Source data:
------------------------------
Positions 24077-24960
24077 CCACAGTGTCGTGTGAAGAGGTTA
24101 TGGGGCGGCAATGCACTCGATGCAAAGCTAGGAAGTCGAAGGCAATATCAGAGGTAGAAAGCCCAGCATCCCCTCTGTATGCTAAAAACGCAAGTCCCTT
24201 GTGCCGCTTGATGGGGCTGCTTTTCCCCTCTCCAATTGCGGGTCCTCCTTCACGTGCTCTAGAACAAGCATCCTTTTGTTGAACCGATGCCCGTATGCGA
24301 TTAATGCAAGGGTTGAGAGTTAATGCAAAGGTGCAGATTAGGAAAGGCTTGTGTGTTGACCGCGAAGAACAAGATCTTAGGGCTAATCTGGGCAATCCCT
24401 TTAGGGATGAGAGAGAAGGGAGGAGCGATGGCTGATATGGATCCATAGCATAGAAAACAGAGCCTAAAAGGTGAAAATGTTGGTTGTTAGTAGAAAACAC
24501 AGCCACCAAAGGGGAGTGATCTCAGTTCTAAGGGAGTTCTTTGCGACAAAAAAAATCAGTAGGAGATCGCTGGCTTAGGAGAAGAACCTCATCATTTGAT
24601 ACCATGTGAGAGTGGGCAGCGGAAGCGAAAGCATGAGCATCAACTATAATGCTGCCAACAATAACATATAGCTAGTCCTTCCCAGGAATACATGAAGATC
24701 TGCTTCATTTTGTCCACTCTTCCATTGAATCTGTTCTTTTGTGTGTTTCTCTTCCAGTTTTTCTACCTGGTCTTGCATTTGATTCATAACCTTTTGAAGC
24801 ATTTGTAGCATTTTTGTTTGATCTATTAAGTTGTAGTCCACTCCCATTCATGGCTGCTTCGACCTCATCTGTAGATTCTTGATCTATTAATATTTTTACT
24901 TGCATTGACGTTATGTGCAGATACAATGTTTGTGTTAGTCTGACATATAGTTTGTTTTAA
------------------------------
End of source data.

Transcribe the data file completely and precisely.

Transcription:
Positions 24077-24960
24077 CCACAGTGTCGTGTGAAGAGGTTA
24101 TGGGGCGGCAATGCACTCGATGCAAAGCTAGGAAGTCGAAGGCAATATCAGAGGTAGAAAGCCCAGCATCCCCTCTGTATGCTAAAAACGCAAGTCCCTT
24201 GTGCCGCTTGATGGGGCTGCTTTTCCCCTCTCCAATTGCGGGTCCTCCTTCACGTGCTCTAGAACAAGCATCCTTTTGTTGAACCGATGCCCGTATGCGA
24301 TTAATGCAAGGGTTGAGAGTTAATGCAAAGGTGCAGATTAGGAAAGGCTTGTGTGTTGACCGCGAAGAACAAGATCTTAGGGCTAATCTGGGCAATCCCT
24401 TTAGGGATGAGAGAGAAGGGAGGAGCGATGGCTGATATGGATCCATAGCATAGAAAACAGAGCCTAAAAGGTGAAAATGTTGGTTGTTAGTAGAAAACAC
24501 AGCCACCAAAGGGGAGTGATCTCAGTTCTAAGGGAGTTCTTTGCGACAAAAAAAATCAGTAGGAGATCGCTGGCTTAGGAGAAGAACCTCATCATTTGAT
24601 ACCATGTGAGAGTGGGCAGCGGAAGCGAAAGCATGAGCATCAACTATAATGCTGCCAACAATAACATATAGCTAGTCCTTCCCAGGAATACATGAAGATC
24701 TGCTTCATTTTGTCCACTCTTCCATTGAATCTGTTCTTTTGTGTGTTTCTCTTCCAGTTTTTCTACCTGGTCTTGCATTTGATTCATAACCTTTTGAAGC
24801 ATTTGTAGCATTTTTGTTTGATCTATTAAGTTGTAGTCCACTCCCATTCATGGCTGCTTCGACCTCATCTGTAGATTCTTGATCTATTAATATTTTTACT
24901 TGCATTGACGTTATGTGCAGATACAATGTTTGTGTTAGTCTGACATATAGTTTGTTTTAA